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Discover What’s New in Breast Imaging

Did you know roughly 85% of women diagnosed with breast cancer have no family history of the condition? While certain factors place someone at a higher risk of developing breast cancer, women of all ages and backgrounds can benefit from regular breast exams. After all, the earlier breast cancer is caught, the higher the chance of survival. 

Early detection of breast cancer is one of the main reasons why its mortality rate has dropped astronomically in recent years. Scientists are always looking for newer, more innovative ways to detect breast cancer through advanced imaging systems.

New Breast Imaging Tests

3D Mammograms, also called digital tomosynthesis, are becoming the industry standard for routine breast screenings. Unlike 2D tests, 3D tests offer more detail and can examine breast tissue as thin as one millimeter! 3D mammograms are performed similarly to 2D mammograms, compressing the breast tissue between two plates. During a 3D mammogram, however, several low-dose X-rays are quickly taken to piece together a detailed image of the breast. 

Optical Imaging Tests are part of a new evolution of breast imaging. Requiring no radiation or breast compression, optical imaging tests pass light through the breast and measure the amount of light that returns. Ongoing studies are partnering optical imaging tests with other visual tests such as MRIs, ultrasounds or 3D mammograms for optimum breast cancer detection. 

Molecular Breast Imaging (MBI) is a new nuclear medicine technique that provides high-resolution images of the breast. It works by injecting a radioactive chemical into the bloodstream, and within 5 minutes post-injection, special cameras are used to create a functional image of the breast! These images can be used to determine if any tumors are present. Since MBI exposes the entire body to radiation, it is unlikely to be used for yearly screening. MBI is mainly being studied as a way to follow up on breast issues such as a lump or an irregular mammogram. It may also be especially helpful for imaging dense breast tissue.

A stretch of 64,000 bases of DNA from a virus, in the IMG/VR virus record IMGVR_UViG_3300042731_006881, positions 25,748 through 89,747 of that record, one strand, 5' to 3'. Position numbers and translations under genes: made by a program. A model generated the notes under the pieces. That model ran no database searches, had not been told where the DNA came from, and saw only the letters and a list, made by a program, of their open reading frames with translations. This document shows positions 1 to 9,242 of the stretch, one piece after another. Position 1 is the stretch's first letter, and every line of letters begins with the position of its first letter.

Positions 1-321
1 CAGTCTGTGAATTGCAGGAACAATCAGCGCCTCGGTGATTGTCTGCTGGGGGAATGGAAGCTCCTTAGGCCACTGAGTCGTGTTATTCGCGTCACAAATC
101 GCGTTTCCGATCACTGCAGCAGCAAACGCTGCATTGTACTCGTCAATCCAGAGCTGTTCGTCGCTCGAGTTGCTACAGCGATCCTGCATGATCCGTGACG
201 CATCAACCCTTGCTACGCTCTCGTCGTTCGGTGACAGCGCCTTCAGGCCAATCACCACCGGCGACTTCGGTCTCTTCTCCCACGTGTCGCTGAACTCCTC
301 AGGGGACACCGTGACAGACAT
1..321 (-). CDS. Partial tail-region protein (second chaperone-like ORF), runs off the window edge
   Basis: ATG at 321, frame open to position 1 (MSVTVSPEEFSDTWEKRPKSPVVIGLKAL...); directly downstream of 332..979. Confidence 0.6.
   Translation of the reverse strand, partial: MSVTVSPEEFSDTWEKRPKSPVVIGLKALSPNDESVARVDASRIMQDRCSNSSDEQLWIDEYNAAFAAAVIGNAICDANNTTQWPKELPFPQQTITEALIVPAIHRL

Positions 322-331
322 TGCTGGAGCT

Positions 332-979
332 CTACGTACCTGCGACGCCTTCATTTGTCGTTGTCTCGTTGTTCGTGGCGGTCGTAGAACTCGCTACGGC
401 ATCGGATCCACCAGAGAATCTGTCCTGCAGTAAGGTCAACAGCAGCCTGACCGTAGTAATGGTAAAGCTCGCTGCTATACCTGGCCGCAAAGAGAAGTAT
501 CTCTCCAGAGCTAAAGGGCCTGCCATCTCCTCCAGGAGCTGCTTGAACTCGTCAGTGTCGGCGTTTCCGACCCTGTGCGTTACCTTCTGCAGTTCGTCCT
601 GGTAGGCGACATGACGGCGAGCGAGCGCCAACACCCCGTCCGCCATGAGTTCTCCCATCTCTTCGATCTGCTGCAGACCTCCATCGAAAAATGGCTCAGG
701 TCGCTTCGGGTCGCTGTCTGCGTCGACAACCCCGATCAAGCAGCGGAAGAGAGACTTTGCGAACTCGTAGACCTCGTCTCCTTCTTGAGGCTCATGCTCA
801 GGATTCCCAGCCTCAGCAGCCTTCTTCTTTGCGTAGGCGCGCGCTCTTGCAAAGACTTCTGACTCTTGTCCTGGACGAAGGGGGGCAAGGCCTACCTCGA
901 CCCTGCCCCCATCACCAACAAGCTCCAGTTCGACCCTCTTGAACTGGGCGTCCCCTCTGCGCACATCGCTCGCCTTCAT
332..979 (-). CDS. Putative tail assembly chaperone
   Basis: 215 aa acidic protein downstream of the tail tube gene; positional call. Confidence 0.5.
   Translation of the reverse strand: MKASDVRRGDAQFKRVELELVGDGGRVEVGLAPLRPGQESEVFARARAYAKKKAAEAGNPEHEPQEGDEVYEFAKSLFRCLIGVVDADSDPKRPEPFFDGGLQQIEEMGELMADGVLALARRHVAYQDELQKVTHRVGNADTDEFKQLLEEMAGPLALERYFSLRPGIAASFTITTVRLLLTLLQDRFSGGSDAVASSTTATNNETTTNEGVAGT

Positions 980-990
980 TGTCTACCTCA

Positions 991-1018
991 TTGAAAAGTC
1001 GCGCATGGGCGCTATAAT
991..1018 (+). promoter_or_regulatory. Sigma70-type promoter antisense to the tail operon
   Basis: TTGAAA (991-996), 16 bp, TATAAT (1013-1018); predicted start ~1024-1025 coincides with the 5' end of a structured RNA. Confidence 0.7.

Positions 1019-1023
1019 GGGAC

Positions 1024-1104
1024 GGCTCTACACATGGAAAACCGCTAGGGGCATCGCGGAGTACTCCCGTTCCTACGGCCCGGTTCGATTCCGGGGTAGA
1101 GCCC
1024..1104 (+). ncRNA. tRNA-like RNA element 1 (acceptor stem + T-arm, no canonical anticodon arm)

Positron Emission Mammography (PEM) is a newer breast imaging test that has already been FDA approved. Working similarly to a PET scan, a PEM can detect small clusters of cancer in the breast. Like MBIs, PEMs also expose the entire body to radiation, so it is unlikely to be used in yearly screening. 

Electrical impedance imaging (EIT) works based on the idea that breast cancer cells conduct electricity differently than healthy cells. The test passes a small amount of electricity through the breast and detects it on the surface of the skin. Unlike some other imaging tests, EIT does not require any radiation or breast compression. EIT has already been FDA approved to classify tumors, but there is not yet enough data on its functionality in breast cancer screening. 

Earlier detection is on the rise due to new and experimental imaging tests. While studies are ongoing, the discovery and experimentation of new imaging services ensure a positive future for women’s health and the end of breast cancer!

Do you know how often you should be talking with your doctor about breast cancer screening? 

Breast Cancer Screening Guide for Women

Ages 20-29: Clinical breast exam every one-three years

Ages 30-39: Clinical breast exam every one-three years

Ages 40-49: Mammogram and clinical breast exam every year

Ages 50-75: Mammogram and clinical breast exam every year

Ages 76+: Speak with your doctor to see if you should continue breast cancer screening

Women who have multiple risk factors for breast cancer may want to schedule screenings more frequently. All women should be familiar with how their breasts normally look and feel. Any abnormal changes should be reported to a trusted health professional. 

Mission Search is looking forward to participating in PINKTOBER by sharing the most up to date features and facts regarding Breast Cancer Awareness! Check back with us every week in October for our blogs and social media posts containing regular updates on breast cancer news.


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